Archive for September, 2013

New Year’s Eve Get Away

September 30th, 2013 by Mike Hug

The New Year’s Eve Get Away is at Down By The River B and B

Snacks Picture

New Years Eve we provide a variety of snacks for our guests to enjoy

Every year Down By The River has hosted a New Year’s Eve Get Away celebration. Prior to the last two years the celebration was offered as a special on our website and we invited guests who stayed  at the B and B on that evening to attend. It was sort of an extra something we did with our guests as a thank you. The evening has always been memorable. Our New Year’s Eve party has it’s origins back to the 1980s when we lived in Phoenix. We invited friends and neighbors over to ring in the New Year. After we opened Down By The River B and B, we decided to continue the celebration at the b and b. We also invite our old friends from Phoenix down to the b and b.

The celebration gets underway at about 8:30. Down By The River provides different finger foods and hors d’ouevres for our guests to snack on during the evening. Guests are asked to bring their own beverages for their enjoyment. We have music playing in the background and there is always the pool table for those who wish to demonstrate their expertise. We do have a new twist this year that involves some entertainment but I won’t tell you about that because it is a surprise. (We had some guests demonstrate this during their stay and it was a real hit.) We thought it would be a good ground breaker for the guests to get to know each other. At midnight we watch the ball drop at Times Square on TV, naturally tape delayed. As the ball drops, we toast in the New Year at Down By The River with some sparkling wine that we provide from an Arizona Winery. Noel Candle Picture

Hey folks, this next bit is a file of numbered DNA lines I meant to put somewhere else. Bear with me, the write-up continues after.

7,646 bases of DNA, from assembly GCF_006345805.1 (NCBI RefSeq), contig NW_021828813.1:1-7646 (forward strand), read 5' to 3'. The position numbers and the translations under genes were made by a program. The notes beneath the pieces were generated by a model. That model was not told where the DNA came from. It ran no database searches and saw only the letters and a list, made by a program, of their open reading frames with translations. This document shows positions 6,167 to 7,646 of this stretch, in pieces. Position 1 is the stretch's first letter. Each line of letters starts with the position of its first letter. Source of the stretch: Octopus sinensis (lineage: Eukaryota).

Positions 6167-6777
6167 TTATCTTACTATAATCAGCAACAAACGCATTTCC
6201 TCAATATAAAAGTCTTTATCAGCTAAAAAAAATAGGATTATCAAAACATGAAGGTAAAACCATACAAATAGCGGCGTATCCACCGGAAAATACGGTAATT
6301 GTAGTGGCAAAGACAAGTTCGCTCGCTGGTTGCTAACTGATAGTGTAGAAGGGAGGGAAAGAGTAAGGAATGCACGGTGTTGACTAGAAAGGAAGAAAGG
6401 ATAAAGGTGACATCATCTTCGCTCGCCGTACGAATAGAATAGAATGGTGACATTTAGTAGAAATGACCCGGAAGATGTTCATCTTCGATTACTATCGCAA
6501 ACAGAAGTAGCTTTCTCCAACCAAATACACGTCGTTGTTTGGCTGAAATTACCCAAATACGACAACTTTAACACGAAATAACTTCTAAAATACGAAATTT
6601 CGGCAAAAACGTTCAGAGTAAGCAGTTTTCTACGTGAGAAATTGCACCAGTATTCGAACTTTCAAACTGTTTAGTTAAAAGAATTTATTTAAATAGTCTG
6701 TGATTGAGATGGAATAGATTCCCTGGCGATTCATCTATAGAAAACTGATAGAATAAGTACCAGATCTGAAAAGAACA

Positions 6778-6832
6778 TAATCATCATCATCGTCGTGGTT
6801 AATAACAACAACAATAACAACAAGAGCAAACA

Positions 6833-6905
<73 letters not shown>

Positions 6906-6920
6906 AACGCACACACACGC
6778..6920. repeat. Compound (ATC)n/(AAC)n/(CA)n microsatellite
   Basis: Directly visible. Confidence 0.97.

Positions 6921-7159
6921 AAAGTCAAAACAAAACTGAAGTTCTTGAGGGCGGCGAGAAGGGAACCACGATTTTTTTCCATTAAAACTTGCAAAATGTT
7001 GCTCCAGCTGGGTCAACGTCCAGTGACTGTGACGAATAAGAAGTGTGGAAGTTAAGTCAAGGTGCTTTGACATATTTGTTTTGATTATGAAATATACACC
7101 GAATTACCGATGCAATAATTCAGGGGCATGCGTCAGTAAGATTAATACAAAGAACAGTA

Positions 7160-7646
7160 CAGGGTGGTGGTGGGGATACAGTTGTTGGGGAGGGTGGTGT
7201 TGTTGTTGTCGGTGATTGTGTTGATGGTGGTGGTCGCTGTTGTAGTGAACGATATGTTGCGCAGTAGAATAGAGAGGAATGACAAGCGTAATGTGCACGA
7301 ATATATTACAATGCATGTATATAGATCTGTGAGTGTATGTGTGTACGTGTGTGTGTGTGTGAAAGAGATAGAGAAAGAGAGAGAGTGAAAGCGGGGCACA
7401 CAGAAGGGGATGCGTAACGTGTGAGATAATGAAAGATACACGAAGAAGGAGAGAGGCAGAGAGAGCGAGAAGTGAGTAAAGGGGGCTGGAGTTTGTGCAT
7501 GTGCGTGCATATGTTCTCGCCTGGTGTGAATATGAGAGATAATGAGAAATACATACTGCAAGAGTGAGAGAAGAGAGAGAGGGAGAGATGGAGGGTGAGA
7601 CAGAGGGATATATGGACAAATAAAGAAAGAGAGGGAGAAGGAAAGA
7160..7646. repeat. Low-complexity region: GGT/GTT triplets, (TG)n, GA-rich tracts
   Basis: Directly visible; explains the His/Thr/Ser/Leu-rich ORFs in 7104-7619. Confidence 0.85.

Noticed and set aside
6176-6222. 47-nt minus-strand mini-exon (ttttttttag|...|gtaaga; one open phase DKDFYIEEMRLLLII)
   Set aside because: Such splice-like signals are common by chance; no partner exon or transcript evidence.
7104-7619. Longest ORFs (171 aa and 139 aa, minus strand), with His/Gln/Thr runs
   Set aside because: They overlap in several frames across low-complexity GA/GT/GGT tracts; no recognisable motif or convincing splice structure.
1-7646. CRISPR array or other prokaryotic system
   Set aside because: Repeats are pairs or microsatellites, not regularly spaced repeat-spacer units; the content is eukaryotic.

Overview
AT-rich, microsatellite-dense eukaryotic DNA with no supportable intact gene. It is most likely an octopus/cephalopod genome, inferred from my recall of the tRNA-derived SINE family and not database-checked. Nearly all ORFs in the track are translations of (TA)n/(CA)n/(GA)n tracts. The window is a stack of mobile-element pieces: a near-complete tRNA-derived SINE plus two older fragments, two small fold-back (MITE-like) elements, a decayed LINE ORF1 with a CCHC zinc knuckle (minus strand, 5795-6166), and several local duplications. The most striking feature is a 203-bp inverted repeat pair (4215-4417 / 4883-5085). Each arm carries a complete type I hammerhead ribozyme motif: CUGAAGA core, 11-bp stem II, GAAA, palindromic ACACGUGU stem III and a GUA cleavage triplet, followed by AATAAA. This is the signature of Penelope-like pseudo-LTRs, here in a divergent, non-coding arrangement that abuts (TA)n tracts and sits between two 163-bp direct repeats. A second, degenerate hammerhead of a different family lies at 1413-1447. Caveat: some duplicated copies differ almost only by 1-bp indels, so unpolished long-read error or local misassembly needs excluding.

Down By The River B and B invites you to consider this event. There is no need to drive home after the party since you already have the room for the night and as always we do provide a fine breakfast for you to enjoy on New Years Day. There are a few restrictions that are in place because of the costs that we incur for this event (we do not charge more than our normal rate) and because we have a limited number of rooms. We will keep a wait list in case of cancellation.

There are a few rooms already booked so make your reservation now so that you will be able to be At The River for the New Year’s Eve Get Away!

San Pedro River Birding

September 26th, 2013 by Mike Hug

The Migration is starting and the San Pedro River Birding is getting better.

6 Hummingbirds at Southeast Arizona Lodgiing pictureIn Southeastern AZ, the San Pedro River birding will be really good as the migration south is starting and should reach it’s peak in another couple of weeks. The hummingbirds that have been around all year are at the feeders a lot. They are putting on fat so that they will be able to make the migratory trip south without stopping. We do have some that stay around into November but most leave the San Pedro River by the end of October. This is also the time where the bats are out and we have to take the feeders down or all the feeders will be empty by morning. We have a friend on Facebook that has actually photographed the bats at the feeders.

San Pedro River Birding picture of a Vermillion Flycatcher

I was able to get 3 shots of the Vermillion Flycatcher through a screen. Some of the bluriness is caused by the screen but it isn’t too bad.